Difference between revisions of "Aluminium oxide"

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(Preparation)
 
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This reaction also gives various aluminates, and separating the alumina from the slag is complicated and may not worth it.
 
This reaction also gives various aluminates, and separating the alumina from the slag is complicated and may not worth it.
  
A much better method involves the dehydration of aluminium hydroxide, which can be obtained by precipitating an aluminium salt with sodium or potassium hydroxide. Another route involves adding a weak acid to sodium aluminate, which itself is obtained from the reaction of sodium hydroxide and aluminium metal. The sodium dissolves in the acid, while aluminium oxide/hydroxide precipitates.
+
A much better and simpler method involves the dehydration of aluminium hydroxide, which can be obtained by precipitating an aluminium salt with sodium or potassium hydroxide.
 +
 
 +
: Al(NO<sub>3</sub>)<sub>3</sub> + 3 NaOH → Al(OH)<sub>3</sub> + 3 NaNO<sub>3</sub>
 +
 
 +
Another route involves adding an acid to sodium aluminate, forming sodium salt of said acid and aluminium oxide/hydroxide. Excess NaOH can be added after the addition of the acid to prevent the formation of aluminium salts. Sodium aluminate itself is obtained from the reaction of sodium hydroxide and aluminium metal.
 +
 
 +
: NaOH + Al → NaAlO<sub>2</sub> + H<sub>2</sub>O + H<sub>2</sub>
 +
: NaAlO<sub>2</sub> + H<sup>+</sup> + NaOH → Na<sup>+</sup> + Al(OH)<sub>3</sub>
 +
 
 +
Aluminium oxide can be obtained by calcinating aluminium hydroxide between 500-850 ºC:
 +
 
 +
: 2 Al(OH)<sub>3</sub> → Al<sub>2</sub>O<sub>3</sub> + 3 H<sub>2</sub>O
  
 
==Projects==
 
==Projects==

Latest revision as of 08:11, 21 June 2018

Aluminium oxide
Rubies.jpg
Samples of ruby, a red variant of corundum.
Names
IUPAC name
Aluminium(III) oxide
Systematic IUPAC name
Aluminium oxide
Other names
Aloxide
Aloxite
Alumina
Alundum
Corundum
Ruby
Saphire
Identifiers
Jmol-3D images Image
Properties
Al2O3
Molar mass 101.96 g/mol
Appearance White solid
Odor Odorless
Density 3.95–4.1 g/cm3
Melting point 2,072 °C (3,762 °F; 2,345 K)
Boiling point 2,977 °C (5,391 °F; 3,250 K)
Insoluble
Solubility Reacts with halogenic acids and alkali
Insoluble in organic solvents
Vapor pressure ~0 mmHg
Thermochemistry
50.92 J·mol−1·K−1
−1675.7 kJ/mol
Hazards
Safety data sheet Sigma-Aldrich
Flash point Non-flammable
Related compounds
Related compounds
Boron trioxide
Except where otherwise noted, data are given for materials in their standard state (at 25 °C [77 °F], 100 kPa).
Infobox references

Aluminium oxide or alumina is the chemical compound of aluminium and oxygen, with chemical formula Al2O3. It's the most common and stable form of the aluminium oxides. Aluminium oxide occurs naturally in it's crystalline alpha phase as mineral corundum.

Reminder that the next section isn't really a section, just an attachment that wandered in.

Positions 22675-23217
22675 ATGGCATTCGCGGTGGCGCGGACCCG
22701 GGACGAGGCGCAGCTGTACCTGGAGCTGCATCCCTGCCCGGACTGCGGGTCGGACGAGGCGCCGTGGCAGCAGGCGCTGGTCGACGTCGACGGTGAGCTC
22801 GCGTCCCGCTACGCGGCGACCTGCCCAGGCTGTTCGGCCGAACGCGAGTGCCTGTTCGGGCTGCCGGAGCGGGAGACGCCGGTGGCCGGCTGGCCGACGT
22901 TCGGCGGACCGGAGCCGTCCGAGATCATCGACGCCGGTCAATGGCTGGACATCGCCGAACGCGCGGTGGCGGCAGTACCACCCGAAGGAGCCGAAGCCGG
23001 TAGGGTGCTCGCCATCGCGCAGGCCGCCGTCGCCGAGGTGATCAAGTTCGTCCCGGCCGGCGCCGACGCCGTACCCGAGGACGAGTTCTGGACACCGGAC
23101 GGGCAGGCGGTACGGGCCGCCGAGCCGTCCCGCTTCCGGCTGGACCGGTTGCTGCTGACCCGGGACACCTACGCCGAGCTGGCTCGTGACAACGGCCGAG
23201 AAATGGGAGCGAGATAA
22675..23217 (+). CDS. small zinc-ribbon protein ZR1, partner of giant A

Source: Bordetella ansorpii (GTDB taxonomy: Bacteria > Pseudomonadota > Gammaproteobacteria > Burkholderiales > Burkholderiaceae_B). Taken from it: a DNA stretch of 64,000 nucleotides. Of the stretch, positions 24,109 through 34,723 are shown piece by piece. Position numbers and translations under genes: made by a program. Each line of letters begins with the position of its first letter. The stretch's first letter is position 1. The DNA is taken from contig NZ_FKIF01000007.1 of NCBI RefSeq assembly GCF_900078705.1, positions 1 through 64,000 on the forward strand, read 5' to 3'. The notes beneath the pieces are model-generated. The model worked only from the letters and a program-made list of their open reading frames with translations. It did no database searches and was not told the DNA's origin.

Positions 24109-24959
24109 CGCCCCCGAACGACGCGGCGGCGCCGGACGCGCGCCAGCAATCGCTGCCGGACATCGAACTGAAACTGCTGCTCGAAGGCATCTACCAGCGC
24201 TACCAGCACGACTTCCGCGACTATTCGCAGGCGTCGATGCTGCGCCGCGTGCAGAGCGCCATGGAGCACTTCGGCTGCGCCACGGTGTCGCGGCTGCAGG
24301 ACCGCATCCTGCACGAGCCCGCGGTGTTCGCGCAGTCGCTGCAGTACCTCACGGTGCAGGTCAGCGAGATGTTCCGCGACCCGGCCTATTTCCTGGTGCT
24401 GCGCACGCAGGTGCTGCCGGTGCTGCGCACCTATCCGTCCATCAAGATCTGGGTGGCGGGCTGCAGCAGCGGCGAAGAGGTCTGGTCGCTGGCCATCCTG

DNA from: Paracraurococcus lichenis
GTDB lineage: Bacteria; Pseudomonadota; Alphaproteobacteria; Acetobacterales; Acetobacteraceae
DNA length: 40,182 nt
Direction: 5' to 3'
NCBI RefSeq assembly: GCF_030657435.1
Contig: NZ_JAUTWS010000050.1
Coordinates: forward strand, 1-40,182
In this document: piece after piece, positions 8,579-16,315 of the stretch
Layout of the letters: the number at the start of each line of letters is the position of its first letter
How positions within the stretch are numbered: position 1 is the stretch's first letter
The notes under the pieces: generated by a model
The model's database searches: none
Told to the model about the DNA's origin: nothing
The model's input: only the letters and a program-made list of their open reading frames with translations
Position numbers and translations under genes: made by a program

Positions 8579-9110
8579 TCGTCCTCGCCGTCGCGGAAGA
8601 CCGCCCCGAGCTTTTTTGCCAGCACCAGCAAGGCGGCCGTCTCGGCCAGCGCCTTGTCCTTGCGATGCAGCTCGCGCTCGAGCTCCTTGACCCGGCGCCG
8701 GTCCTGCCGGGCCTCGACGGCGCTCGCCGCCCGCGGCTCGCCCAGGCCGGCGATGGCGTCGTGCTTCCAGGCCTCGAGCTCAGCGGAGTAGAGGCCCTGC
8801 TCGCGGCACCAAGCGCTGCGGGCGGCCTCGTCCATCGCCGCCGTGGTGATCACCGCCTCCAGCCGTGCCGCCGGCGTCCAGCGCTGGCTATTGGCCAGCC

Properties

Chemical

Aluminium oxide will react with sodium hydroxide to form sodium aluminate.

Physical

Aluminium oxide is a white solid compound, insoluble in water and solvent, but will dissolve in non-oxidizing acids. It is odorless and it's very hard (9 Mohs scale). It's an electrical insulator.

Availability

Aluminium oxide is often present in sandpapers, you can also buy it from mineral collectors as corundum or gemstones like ruby or sapphire. Certain smartphones have colorless transparent protective sheet of synthetic corundum.

Heating elements also contain alumina powder which acts as an insulator for the resistance wiring.

Preparation

Aluminium oxide is a product of thermite reaction:

M2O3 + 2 Al → Al2O3 + 2 M

This reaction also gives various aluminates, and separating the alumina from the slag is complicated and may not worth it.

A much better and simpler method involves the dehydration of aluminium hydroxide, which can be obtained by precipitating an aluminium salt with sodium or potassium hydroxide.

Al(NO3)3 + 3 NaOH → Al(OH)3 + 3 NaNO3

Another route involves adding an acid to sodium aluminate, forming sodium salt of said acid and aluminium oxide/hydroxide. Excess NaOH can be added after the addition of the acid to prevent the formation of aluminium salts. Sodium aluminate itself is obtained from the reaction of sodium hydroxide and aluminium metal.

NaOH + Al → NaAlO2 + H2O + H2
NaAlO2 + H+ + NaOH → Na+ + Al(OH)3

Aluminium oxide can be obtained by calcinating aluminium hydroxide between 500-850 ºC:

2 Al(OH)3 → Al2O3 + 3 H2O

Projects

  • Make aluminium salts

Handling

Safety

No special handling is necessary, though it's recommonded to avoid inhaling in in powdered form. Aluminium oxide isn't flamable or explosive.

Storage

Storage in closed bottles is adequate.

Disposal

Aluminium oxide could be safely dumped with normal trash or spilled out in a soil.

References

Relevant Sciencemadness threads